June is the Season for Apricots

June is the Season for Apricots
Posted May 23, 2012

Fresh apricots are now available at your farmers’ market, a sure sign that summer is almost here. Gather them now and make some fresh fruit salads, apricot sherbet, or apricot preserves. Yum!

About 95 percent of the apricots grown in the U.S. come from California. Many different varieties grow in California, each with special characteristics. The most prevalent varieties are the Poppys, Pattersons, Blenheims, Tiltons, and Castlebrites. The season usually runs from May through July, sometimes through August.

Look for fairly firm, smooth, plump, well-formed fruit that has an orange-yellow to orange color. If the fruit is hard and tinged with green it won't develop its full flavor. Fully ripe fruit is soft to the touch, full of juice, and should be eaten as soon as possible. Store unripe apricots in a paper bag at room temperature away from heat and direct sunlight. Once ripe, usually two to four days, apricots will keep for a day, maybe two, if stored in a plastic bag in the refrigerator. Let the fruit come to room temperature before eating, and don't wash the fruit until you are ready to use it. Remember to handle ripe apricots gently, being especially careful not to break the skin.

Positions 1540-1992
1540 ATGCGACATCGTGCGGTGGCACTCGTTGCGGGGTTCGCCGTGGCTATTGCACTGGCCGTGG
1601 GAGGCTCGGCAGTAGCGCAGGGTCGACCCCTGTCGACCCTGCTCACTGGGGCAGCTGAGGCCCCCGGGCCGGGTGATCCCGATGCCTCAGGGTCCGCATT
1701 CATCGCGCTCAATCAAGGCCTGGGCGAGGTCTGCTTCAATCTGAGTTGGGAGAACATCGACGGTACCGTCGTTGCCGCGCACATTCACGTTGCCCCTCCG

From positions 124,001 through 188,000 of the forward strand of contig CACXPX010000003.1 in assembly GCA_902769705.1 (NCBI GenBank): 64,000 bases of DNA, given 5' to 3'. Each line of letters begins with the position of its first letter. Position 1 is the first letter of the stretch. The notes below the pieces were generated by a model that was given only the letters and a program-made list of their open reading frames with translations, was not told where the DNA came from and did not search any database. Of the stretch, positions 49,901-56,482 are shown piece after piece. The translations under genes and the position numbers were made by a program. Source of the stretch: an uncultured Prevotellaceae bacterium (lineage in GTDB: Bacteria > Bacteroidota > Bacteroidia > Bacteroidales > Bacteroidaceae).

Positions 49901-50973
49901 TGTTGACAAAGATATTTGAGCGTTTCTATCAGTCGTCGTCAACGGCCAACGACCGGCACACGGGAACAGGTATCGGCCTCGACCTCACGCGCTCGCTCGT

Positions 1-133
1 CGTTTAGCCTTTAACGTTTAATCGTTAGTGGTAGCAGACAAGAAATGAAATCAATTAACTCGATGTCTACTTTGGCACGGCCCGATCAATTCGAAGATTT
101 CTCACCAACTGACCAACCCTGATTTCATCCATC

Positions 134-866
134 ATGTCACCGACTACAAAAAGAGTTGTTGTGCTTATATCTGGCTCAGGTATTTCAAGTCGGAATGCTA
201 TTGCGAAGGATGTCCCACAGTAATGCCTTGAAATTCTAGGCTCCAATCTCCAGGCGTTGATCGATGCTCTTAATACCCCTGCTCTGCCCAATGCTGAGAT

Apricots can be used in many recipes that call for nectarines or peaches. They can be used in tarts, cobblers, crisps, jams, chutneys, and compotes, or grilled, sautéed, broiled, or baked; they go particularly well with poultry and pork. Here’s a great recipe using the early apricots available soon.

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